Next: Star Trek by the Minute 065: Uhura's Kiss

Wednesday, December 9, 2009

Star Trek by the Minute 063: Amanda Dies

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As the segment opens, it has been 8 seconds since Spock alerted the Enterprise to begin the beam-out. Let's think about that: our team is in the middle of a catastrophic disaster with the Enterprise on split-second standby for the refugee call for rescue and the instant they are in a safe zone for transport, they request emergency evacuation. Tick, tick, tick goes the timer on their survival, while our 23rd century technology on the Enterprise takes longer to start than a hand-cranked 1912 Henderson, and whorls of glowing plasma surround the survivors. The survivors patiently wait for evacuation while some more cliffs collapse around them, more whirling plasma and nothing happens. More time goes by. More cliffs collapse as the survivors watch with increasing worry through more transporter special effects.

The characterization that during this time no one does anything is not quite fair, because Amanda does actually teleport from the safety of Spock's aid where she was during his call for rescue, holding onto his arm, warping over to a new location: on the precipitous edge of an obviously-doomed cliff.

After 12 more seconds of apparently doing absolutely nothing, and despite the transporters energy halos appearing around the survivors, Chekov begins actually counting down to energizing the beam: "Transporting in five, four, [Amanda now turns and looks to Spock], three, two…" and then? He stops counting! He must know that something's going to happen.

It's a little bit like those doors on the original series that were following the dialog in a room. A couple of people would just be sitting somewhere or standing somewhere having a nice conversation and at an appropriate moment the doors would precognitively open so that one or both of the speakers could get our of their seat, or turn and leave the room without waiting, and go on about their business. Back in this film, after another 5 seconds of no one doing anything like getting Amanda to a safer location, getting a solid transporter lock, beaming her away, or even Amanda herself jumping to safety so that she could take the next transporter beam up to the ship - instead of any of these, we see her gaze helplessly as the edge of the cliff dissolves under her feet, and she plunges to her death doing absolutely nothing but screaming and making faces. Apparently there are "transporter locks" like the ones that require someone be completely stationary relative to something under their feet, and then there are "transporter locks" that can snatch 2 people out of a tumbling freefall, and then there are "transporter locks" that are stymied if you breathe hard. In addition, why would Spock push his mother away, when he was formerly protecting her physically, and under less dangerous conditions? Why would she teleport out of his arms to the edge of the cliff? It's a mystery lost in sloppy writing and careless, rushed story development, but certainly mysogyny and hatred of logic appear likely influences for the consistently shameless violation of the film's own premises.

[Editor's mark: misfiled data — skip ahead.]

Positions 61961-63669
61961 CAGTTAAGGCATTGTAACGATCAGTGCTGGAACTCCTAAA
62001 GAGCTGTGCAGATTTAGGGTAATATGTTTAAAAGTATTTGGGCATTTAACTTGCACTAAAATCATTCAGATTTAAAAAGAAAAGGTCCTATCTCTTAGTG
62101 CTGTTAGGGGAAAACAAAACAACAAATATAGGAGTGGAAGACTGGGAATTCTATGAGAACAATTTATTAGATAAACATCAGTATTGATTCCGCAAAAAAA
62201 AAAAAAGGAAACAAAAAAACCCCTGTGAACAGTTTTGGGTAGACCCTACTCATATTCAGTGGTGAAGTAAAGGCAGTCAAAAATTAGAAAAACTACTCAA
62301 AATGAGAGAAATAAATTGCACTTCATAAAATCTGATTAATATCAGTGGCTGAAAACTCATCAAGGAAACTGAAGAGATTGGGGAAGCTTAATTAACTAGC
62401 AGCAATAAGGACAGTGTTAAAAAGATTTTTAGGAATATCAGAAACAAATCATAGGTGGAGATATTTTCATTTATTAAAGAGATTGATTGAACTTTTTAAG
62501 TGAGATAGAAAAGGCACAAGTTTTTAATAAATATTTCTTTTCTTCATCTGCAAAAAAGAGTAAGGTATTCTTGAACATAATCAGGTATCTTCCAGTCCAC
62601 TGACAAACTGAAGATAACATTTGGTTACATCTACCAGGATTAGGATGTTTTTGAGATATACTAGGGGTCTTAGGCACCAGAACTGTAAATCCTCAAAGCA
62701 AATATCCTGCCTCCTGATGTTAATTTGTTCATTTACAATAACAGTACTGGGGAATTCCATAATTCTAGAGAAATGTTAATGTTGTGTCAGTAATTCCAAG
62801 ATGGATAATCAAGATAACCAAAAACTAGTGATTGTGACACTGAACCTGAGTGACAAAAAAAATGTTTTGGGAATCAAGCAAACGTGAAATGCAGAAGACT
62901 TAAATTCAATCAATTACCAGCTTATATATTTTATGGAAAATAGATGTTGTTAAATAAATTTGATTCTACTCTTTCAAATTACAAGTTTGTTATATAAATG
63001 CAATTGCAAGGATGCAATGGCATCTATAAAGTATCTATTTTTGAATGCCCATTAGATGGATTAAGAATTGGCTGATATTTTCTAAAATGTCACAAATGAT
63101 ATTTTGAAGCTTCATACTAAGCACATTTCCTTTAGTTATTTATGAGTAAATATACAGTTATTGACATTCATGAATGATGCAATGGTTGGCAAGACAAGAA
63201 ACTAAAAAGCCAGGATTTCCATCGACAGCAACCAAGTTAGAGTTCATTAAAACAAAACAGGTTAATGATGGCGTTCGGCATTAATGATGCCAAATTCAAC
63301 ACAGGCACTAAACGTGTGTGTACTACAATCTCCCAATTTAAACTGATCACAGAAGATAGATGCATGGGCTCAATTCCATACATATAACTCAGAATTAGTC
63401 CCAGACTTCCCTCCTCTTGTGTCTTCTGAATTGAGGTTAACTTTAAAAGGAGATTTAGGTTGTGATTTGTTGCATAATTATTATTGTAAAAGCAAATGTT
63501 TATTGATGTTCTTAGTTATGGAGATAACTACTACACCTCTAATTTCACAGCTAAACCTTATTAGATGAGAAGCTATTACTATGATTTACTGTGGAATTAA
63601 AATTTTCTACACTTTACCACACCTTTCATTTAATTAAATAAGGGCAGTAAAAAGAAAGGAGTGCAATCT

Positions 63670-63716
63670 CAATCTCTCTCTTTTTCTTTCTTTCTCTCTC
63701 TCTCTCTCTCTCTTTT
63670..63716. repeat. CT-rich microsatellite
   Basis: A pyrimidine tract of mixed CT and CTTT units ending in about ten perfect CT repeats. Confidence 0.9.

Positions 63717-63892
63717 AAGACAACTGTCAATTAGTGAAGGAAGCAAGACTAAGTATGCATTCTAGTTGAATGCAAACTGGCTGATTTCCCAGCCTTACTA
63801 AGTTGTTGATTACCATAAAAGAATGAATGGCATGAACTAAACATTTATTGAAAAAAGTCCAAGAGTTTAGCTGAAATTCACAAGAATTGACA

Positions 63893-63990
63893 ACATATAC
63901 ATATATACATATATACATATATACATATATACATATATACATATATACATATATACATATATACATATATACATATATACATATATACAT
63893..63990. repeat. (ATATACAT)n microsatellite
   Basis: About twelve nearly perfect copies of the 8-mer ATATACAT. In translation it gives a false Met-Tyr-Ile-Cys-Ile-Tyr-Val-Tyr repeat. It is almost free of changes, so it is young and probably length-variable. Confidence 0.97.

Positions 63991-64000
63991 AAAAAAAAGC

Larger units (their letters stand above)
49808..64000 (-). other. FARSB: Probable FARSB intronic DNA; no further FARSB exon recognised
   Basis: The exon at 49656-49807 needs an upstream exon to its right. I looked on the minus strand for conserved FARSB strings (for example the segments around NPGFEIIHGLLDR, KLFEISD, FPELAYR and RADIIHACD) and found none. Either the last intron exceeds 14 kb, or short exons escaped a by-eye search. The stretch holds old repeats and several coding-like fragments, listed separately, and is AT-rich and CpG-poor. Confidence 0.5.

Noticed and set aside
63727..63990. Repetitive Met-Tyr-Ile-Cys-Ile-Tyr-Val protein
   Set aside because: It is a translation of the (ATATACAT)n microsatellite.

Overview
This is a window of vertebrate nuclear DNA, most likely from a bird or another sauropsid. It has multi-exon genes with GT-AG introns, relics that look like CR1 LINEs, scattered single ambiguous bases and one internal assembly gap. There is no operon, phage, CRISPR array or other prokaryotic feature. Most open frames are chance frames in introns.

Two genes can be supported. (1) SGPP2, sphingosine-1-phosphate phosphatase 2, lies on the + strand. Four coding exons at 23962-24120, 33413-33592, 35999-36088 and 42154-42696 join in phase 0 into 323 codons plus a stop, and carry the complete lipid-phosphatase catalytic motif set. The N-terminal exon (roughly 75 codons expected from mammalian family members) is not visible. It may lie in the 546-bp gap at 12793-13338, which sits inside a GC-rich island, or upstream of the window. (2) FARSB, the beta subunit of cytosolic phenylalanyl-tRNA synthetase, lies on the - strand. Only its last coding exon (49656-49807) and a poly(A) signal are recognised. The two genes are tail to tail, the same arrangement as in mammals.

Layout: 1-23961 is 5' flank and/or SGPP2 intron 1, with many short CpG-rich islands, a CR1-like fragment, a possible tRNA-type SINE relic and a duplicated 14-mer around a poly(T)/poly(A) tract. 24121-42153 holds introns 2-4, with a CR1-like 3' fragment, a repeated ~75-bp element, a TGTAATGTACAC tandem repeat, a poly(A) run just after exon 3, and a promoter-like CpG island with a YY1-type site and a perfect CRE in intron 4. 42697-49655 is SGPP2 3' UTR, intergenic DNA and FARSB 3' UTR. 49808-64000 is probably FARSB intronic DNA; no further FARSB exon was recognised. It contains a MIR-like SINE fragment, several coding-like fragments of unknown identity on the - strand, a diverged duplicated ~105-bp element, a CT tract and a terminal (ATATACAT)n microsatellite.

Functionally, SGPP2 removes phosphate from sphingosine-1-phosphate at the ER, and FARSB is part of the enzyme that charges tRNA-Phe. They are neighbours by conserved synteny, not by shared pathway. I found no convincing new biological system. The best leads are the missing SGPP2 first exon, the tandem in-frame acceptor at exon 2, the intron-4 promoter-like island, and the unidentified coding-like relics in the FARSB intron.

Now, Spock decides to reengage the caring neurons for his mother that led him down to the surface of the planet by ineffectually reaching out for her, and yelling "Mother!" Well, "reached out for her", is actually an exaggeration since she's already fallen - so he's technically reaching to where she was and not even looking down to see if she's survived the fall, successfully beamed out, grabbed a ledge, or whatever. Back on the Enterprise, Chekov seems to have a great deal of knowledge about the reproductive organs of each person on whom the transporter is mockingly indicating "locked" when he says of one: "I'm losing her, I'm losing her, (argh) I'm losing her… I'm losing her...I'm losing…losing." Perhaps the delay in recovering the refugees was spent with Chekov performing detailed scans of what was under Amanda's robes? In Abrams' Trek, the transporter probably only locked onto females as an afterthought, and Spock's mother wasn't really young and sexy enough to survive in this re-envisioning of the Star Trek universe.

Spock and the other Vulcans do materialize in the transporter room, but amazingly Spock still has his arm, even though he flung it out of position with arguably as much velocity as Amanda's fall, and he stares off into space dramatically.